We were in up Seattle this past weekend to visit my brother and sister in-law for a very exciting reason… they just bought their first home! We are so proud of them, and couldn’t wait to visit them in their new house. The whole family got together for a little housewarming celebration, and we had so much fun talking about all the memories our family is going to make in their new home.
While there are a lot of exciting parts to buying a home like decorating and designing to make it your own, today I want to talk about all the hard work that takes place before you set foot in your first open house.
Get Your Credit Right and Tight
Building good credit is so incredibly important as it determines how much debt you have access to and at what rates and terms. A 50 point difference in your credit score could cost you thousands of dollars over the life of your loan. The three credit reporting agencies (TransUnion, Equifax, and Experian) are required to provide you with your full credit report (not score!) annually, but my very favorite resource for monitoring your credit is Credit Karma. It’s a free service that gives you your TransUnion and Equifax VantageScore 3.0 (different than FICO, but a good guesstimate) and the nitty gritty on where you’re doing a good job managing your credit and where you can do better. They also have an awesome simulator tool that allows you see how different scenarios such as opening a new credit card or missing a payment might affect your credit. Your lender will be checking your credit score to ensure that if they lend you money you’ll pay them back, so make sure you’re educated on what they’ll find. I have so much more to say on credit, so look for a more in-depth post in the future on the secret sauce that makes up your credit scores.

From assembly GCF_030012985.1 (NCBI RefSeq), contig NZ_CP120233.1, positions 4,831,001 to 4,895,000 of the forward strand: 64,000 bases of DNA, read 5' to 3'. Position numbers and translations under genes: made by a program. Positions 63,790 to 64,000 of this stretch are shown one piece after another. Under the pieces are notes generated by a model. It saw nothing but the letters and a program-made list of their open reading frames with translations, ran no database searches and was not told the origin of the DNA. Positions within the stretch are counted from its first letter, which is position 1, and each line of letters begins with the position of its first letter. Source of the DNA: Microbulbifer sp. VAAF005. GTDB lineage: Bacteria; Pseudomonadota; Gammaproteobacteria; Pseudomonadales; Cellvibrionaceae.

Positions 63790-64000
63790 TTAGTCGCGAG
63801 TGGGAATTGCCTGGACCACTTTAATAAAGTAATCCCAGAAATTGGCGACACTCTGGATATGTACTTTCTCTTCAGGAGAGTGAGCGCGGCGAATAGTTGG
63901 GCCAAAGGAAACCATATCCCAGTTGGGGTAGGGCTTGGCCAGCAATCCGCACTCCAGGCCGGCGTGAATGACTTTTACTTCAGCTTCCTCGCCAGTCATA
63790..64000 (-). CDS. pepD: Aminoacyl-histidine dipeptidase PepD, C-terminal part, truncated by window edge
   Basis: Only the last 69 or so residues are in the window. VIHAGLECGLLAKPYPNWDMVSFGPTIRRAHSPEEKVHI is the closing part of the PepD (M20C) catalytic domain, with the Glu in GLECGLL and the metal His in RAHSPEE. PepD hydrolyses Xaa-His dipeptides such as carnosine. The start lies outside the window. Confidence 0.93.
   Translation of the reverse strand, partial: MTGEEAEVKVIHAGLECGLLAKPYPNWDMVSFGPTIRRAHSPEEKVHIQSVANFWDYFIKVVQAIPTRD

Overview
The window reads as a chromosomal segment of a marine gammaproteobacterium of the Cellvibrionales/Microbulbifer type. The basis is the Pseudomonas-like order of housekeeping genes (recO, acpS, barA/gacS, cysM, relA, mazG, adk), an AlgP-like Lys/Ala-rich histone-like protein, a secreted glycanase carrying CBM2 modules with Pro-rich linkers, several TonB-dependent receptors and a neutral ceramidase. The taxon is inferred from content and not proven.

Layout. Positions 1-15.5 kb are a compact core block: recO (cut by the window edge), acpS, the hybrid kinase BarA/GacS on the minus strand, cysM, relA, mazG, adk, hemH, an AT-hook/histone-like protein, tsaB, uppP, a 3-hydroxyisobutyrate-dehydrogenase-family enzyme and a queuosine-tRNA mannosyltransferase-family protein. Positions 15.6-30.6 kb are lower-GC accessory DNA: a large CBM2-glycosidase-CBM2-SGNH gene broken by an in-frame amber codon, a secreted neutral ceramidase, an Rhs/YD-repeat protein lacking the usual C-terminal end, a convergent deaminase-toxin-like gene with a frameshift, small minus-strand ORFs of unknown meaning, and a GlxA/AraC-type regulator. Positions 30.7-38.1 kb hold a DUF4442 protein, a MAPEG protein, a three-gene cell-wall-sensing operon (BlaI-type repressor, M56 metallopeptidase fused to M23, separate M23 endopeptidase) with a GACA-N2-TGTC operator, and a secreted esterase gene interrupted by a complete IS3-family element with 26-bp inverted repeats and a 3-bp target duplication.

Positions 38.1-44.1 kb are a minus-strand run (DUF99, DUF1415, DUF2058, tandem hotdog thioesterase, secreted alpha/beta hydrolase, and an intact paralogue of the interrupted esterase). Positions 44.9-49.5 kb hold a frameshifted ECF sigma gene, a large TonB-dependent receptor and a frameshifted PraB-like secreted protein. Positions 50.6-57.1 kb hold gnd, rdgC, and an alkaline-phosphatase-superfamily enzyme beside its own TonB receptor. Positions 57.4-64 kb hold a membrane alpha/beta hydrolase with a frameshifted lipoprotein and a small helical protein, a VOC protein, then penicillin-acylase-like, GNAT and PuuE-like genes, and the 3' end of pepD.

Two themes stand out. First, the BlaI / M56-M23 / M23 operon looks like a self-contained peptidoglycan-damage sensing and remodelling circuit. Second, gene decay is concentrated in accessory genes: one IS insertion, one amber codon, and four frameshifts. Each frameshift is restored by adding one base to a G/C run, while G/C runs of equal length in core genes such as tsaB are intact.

Know What You Can Afford
A good rule of thumb is that no more than 36% of your pre-tax income should go towards your monthly debt payments, and ideally no more than 28% should be dedicated to your housing payment known as PITI (principal, interest, taxes, and insurance). The remaining 8% is reserved for other debt payments such as credit cards, student loans, car payments, etc. So if your pre-tax household income is $100,000 a year or $8,333 per month you wouldn’t want your home expenses to be greater than $2,333 per month. The national average for home insurance is $985 a year, and property taxes are typically 1-1.5% of the property value. Be sure to do your research on the rates in your area. The amount that you pay for principal and interest will depend on the type of loan that you choose. I’ll be doing a post on the different types of mortgage programs and their pros and cons next week so keep an eye out!
Save Save Save
Just being able to make your monthly loan payment isn’t enough. Another crucial component to buying a home is how much you’ve saved and what you can afford for a down payment. Most lenders will want you to have at least 20% of the purchase price to put towards a down payment. Before you start saving for your down payment, I think it’s important to have six months of living expenses saved (and your lender will too!). This is to give you some cushion and peace of mind that if you lost your job, had your hours decreased, got sick, etc. you’d have savings to cover your mortgage, insurance, property taxes, etc. If you have a single-income household or your income is lumpy or commission based, consider saving up to a year’s worth of living expenses in your emergency or rainy day fund. Let’s assume that you’re spending $50,000 a year so you’ll want to have $25,000 in your emergency savings. That’s not all… there are also closing costs that you’ll have to pay for the home purchase, and you should plan on 0.5-1% of your purchase price.
Be a File Freak
Once you know your credit is up to snuff, how much you can afford, and have done the hard work of saving you’re almost ready to get house hunting! The last step is to get a pre-approval letter from a lender that is crucial for being a competitive buyer. This important letter indicates that the lender has reviewed your information and pre-approved you for a loan. A seller wants to know that if they accept your offer you’ll be able to come up with the funds, so having a lender essentially “vouch” for you gives them confidence. In order to get this letter your lender will require lots of documentation. They’ll typically ask for one month’s paystubs, two full years of tax returns, two months of bank statements, etc. so make sure you have all those items organized and ready to send out as you go through the process of selecting a lender.
Happy house hunting!!!